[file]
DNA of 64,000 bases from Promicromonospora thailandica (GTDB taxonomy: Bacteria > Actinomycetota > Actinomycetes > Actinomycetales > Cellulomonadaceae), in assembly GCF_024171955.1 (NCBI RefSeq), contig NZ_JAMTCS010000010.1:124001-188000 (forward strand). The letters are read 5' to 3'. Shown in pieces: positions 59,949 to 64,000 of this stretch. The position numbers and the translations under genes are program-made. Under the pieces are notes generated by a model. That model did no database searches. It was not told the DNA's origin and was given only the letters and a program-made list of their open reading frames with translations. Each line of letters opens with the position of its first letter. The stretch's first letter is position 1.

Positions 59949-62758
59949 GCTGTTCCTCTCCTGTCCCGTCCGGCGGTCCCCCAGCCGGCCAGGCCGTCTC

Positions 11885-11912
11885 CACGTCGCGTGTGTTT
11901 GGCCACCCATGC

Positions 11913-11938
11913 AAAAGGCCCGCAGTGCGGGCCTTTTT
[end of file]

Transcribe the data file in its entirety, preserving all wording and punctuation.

DNA of 64,000 bases from Promicromonospora thailandica (GTDB taxonomy: Bacteria > Actinomycetota > Actinomycetes > Actinomycetales > Cellulomonadaceae), in assembly GCF_024171955.1 (NCBI RefSeq), contig NZ_JAMTCS010000010.1:124001-188000 (forward strand). The letters are read 5' to 3'. Shown in pieces: positions 59,949 to 64,000 of this stretch. The position numbers and the translations under genes are program-made. Under the pieces are notes generated by a model. That model did no database searches. It was not told the DNA's origin and was given only the letters and a program-made list of their open reading frames with translations. Each line of letters opens with the position of its first letter. The stretch's first letter is position 1.

Positions 59949-62758
59949 GCTGTTCCTCTCCTGTCCCGTCCGGCGGTCCCCCAGCCGGCCAGGCCGTCTC

Positions 11885-11912
11885 CACGTCGCGTGTGTTT
11901 GGCCACCCATGC

Positions 11913-11938
11913 AAAAGGCCCGCAGTGCGGGCCTTTTT